Epidemiology of lymphedema

F. Boccardo, S. Michelini, A. Zilli, C. Campisi

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Analysis of the international literature has demonstrated a lack of significant data on the epidemiology of lymphedema, in that the research is limited to the clinical observations of each working group and its corresponding geographical area. We have attempted to group together and analyze a larger number of patients from the various regions of Italy, and also the rest of Europe and other parts of the world. Lymphedema cases were studied and subdivided on the basis of etiopathogenetic aspects (congenital, primary - early and late onset - and secondary lymphedemas), pathophysiological aspects (association of more complex pathology of a panangiodysplastic nature) and clinical aspects (classification, staging, limbs affected: upper or lower, mono- or bilateral). Of 945 patients observed, primary lymphedema was noted in 57% of cases overall, corresponding to 11% with upper-limb and 72% with lower-limb involvement. Lymphedema of secondary origin was diagnosed in 43% of patients. In upper-limb cases, the secondary form almost always (98%) concerned axillary lymphadenectomy and/or radiotherapy for the treatment of breast cancer. In lower-limb cases, the most common secondary lymphedema followed treatment of uterine cancer (46%), the next was following urological surgery (39%) of an oncological nature (prostate, penile cancer, seminoma of the testis), then treatment for melanoma (6%), Hodgkin's lymphoma (3%), etc. These epidemiological evaluations furnished interesting data which we propose to extend further in the interest of ever-improving awareness of the etiopathogenetic and pathophysiological aspects of lymphedema and greater understanding of the modern possibilities for diagnosis, treatment, and prevention.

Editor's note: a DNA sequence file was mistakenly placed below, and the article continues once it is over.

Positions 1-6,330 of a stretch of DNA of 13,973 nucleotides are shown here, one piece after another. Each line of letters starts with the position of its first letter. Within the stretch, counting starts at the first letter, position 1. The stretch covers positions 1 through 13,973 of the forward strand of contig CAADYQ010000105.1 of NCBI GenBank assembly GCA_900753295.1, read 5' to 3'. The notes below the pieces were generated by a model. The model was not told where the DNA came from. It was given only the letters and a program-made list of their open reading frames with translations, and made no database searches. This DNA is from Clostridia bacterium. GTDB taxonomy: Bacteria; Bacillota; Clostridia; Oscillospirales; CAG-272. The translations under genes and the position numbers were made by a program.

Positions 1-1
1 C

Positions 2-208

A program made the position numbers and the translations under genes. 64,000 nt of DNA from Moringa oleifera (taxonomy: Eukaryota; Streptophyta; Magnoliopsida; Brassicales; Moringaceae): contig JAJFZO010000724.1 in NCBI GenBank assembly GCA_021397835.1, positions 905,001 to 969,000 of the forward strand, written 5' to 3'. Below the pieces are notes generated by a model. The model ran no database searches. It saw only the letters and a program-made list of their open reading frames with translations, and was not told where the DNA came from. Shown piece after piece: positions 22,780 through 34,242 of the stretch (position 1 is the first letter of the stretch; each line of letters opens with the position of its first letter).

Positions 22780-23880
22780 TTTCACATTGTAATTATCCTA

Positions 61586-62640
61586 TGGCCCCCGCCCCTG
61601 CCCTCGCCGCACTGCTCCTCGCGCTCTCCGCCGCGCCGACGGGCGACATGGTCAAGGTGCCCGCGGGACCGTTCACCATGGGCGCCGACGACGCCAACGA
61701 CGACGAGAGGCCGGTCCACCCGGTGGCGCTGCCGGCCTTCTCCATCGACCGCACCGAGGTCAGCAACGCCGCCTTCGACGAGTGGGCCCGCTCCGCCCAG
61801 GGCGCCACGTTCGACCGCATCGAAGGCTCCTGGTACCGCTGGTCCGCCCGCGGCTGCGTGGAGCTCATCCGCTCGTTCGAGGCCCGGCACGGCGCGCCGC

Original languageEnglish
Pages (from-to)24-28
Number of pages5
Issue number26
Publication statusPublished - 1999


  • Classification
  • Epidemiology
  • Lymphedema
  • Staging

ASJC Scopus subject areas

  • Cardiology and Cardiovascular Medicine


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